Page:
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History of direct democracy in Indiana

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After Ohio voters approved a constitutional amendment establishing I&R in November 1912, the Ohio leaders turned their attention to the state next door. Rev. Herbert S. Bigelow and other leaders spoke throughout the state and helped organize a Citizens’ League to work for I&R. Yet a native Indiana reformer gave the situation a gloomy assessment in 1914: "Indiana, politically, is one of the most backward of our States. It must continue to be, under the ironclad restrictions of the present constitution. The state has remained untouched by the progressive movement in the states around it." The only victory for I&R advocates came in 1913, when the legislature approved a Public Utilities Act that included a provision allowing municipal initiatives to mandate municipal purchase and operation of utilities (Public Service Commission Act of 1913, Sect. 8-1-2-99/100 [54-612, 613]).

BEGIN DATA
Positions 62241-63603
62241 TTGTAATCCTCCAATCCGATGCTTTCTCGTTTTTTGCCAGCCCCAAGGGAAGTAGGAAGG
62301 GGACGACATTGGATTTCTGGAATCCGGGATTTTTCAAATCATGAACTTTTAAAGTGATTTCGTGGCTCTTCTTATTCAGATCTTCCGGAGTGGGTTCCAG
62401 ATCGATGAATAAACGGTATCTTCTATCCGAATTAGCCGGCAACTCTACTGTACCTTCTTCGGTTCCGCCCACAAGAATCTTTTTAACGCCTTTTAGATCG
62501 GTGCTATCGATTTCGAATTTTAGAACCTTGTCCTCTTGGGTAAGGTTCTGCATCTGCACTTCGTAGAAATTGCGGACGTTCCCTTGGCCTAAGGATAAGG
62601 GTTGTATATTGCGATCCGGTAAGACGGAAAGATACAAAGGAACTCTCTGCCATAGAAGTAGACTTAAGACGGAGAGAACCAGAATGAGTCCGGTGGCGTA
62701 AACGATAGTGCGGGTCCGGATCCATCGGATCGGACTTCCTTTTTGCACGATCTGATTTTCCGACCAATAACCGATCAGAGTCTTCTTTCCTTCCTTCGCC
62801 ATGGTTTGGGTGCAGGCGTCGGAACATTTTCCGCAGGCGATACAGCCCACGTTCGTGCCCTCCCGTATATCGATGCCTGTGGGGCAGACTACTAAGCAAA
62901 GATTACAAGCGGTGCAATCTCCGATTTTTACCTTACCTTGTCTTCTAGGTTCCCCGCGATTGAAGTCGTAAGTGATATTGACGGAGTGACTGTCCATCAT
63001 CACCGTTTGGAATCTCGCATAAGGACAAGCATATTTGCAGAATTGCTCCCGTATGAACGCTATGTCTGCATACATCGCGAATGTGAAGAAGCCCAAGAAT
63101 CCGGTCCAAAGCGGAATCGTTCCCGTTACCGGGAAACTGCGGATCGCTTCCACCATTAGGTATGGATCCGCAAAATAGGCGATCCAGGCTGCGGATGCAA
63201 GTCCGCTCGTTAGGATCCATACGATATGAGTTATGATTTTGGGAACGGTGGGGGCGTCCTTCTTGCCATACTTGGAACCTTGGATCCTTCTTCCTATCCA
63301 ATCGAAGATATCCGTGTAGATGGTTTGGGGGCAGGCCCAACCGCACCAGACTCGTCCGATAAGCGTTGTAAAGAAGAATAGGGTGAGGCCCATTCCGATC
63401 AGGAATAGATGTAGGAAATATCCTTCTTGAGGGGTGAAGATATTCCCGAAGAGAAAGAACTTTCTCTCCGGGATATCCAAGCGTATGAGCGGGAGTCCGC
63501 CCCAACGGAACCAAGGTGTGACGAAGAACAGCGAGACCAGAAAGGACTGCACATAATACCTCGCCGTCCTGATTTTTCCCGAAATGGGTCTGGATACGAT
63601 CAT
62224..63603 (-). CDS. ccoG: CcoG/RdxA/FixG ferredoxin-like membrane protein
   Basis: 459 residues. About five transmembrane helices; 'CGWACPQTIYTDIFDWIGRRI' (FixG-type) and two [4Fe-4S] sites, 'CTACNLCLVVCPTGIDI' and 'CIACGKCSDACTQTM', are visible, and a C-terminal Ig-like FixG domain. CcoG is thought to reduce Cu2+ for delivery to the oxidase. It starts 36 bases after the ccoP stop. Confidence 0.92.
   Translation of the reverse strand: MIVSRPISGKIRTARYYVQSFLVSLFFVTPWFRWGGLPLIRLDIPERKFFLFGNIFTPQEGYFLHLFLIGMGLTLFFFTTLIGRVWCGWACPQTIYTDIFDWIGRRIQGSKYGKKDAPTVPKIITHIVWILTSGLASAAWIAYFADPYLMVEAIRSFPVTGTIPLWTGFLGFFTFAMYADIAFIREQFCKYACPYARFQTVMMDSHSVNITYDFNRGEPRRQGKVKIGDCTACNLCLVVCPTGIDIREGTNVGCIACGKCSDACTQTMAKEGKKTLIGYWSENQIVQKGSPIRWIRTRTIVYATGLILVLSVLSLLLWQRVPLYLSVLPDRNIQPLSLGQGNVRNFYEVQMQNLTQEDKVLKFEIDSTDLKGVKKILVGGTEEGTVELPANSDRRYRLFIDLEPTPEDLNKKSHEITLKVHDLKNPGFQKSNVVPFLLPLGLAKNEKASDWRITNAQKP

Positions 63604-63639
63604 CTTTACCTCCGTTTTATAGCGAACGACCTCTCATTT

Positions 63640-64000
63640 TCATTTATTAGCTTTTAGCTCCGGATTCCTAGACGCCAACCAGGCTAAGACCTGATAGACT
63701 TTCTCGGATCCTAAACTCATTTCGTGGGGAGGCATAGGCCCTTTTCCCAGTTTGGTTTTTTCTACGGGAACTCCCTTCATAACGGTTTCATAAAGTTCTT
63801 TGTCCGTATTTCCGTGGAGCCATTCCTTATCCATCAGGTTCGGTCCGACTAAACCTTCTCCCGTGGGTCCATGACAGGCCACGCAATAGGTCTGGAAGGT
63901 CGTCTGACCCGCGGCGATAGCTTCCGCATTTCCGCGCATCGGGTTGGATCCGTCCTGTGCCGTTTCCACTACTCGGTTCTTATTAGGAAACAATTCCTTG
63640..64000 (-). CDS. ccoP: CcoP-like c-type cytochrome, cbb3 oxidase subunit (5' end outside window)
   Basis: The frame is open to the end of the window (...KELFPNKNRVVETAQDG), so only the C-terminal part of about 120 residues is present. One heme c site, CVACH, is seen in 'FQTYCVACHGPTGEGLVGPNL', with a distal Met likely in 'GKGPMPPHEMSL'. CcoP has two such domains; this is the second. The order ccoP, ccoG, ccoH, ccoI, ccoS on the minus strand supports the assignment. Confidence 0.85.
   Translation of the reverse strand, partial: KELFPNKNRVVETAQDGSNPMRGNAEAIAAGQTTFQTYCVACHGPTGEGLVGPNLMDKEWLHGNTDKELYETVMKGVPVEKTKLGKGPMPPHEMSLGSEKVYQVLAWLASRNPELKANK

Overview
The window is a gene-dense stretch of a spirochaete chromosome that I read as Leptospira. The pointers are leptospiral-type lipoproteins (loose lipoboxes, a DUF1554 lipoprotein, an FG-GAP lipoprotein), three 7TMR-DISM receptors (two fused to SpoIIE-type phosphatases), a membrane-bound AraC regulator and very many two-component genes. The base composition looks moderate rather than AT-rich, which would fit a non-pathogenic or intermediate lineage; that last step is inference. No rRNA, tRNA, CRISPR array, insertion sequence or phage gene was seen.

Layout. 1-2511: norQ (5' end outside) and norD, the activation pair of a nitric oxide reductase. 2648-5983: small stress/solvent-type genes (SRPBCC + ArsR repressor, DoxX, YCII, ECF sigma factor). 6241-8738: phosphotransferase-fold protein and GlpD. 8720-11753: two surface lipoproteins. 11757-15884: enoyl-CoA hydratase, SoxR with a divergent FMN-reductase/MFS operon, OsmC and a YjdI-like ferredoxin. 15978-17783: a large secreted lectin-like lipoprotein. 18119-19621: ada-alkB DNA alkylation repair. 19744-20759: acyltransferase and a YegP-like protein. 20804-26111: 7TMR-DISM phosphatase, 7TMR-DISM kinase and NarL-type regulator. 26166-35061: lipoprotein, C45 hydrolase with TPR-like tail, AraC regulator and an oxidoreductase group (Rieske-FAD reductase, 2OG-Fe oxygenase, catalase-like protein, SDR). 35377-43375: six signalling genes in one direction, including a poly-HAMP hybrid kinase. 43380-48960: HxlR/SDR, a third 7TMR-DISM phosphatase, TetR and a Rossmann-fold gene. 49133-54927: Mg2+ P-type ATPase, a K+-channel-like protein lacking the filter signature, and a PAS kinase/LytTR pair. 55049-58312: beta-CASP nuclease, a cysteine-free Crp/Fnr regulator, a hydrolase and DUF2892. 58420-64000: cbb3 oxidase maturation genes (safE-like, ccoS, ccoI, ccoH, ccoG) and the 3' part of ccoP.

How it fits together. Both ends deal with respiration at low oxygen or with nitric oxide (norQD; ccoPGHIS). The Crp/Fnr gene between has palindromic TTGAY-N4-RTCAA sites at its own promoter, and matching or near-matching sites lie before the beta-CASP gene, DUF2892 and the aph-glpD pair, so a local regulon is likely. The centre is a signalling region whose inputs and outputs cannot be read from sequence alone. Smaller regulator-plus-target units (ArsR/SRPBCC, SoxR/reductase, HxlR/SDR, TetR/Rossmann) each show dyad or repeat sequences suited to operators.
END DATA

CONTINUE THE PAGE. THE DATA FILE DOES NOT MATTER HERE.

State Senator John Bushemi of Gary waged a long, lonely battle in the late 1970s and 1980s to pass a statewide I&R amendment, but he received little support from other legislators and constituents.[1]

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  1. This state history is based on David Schmidt's book, Citizen Lawmakers: The Ballot Initiative Revolution and is reproduced here with the permission of the Initiative & Referendum Institute.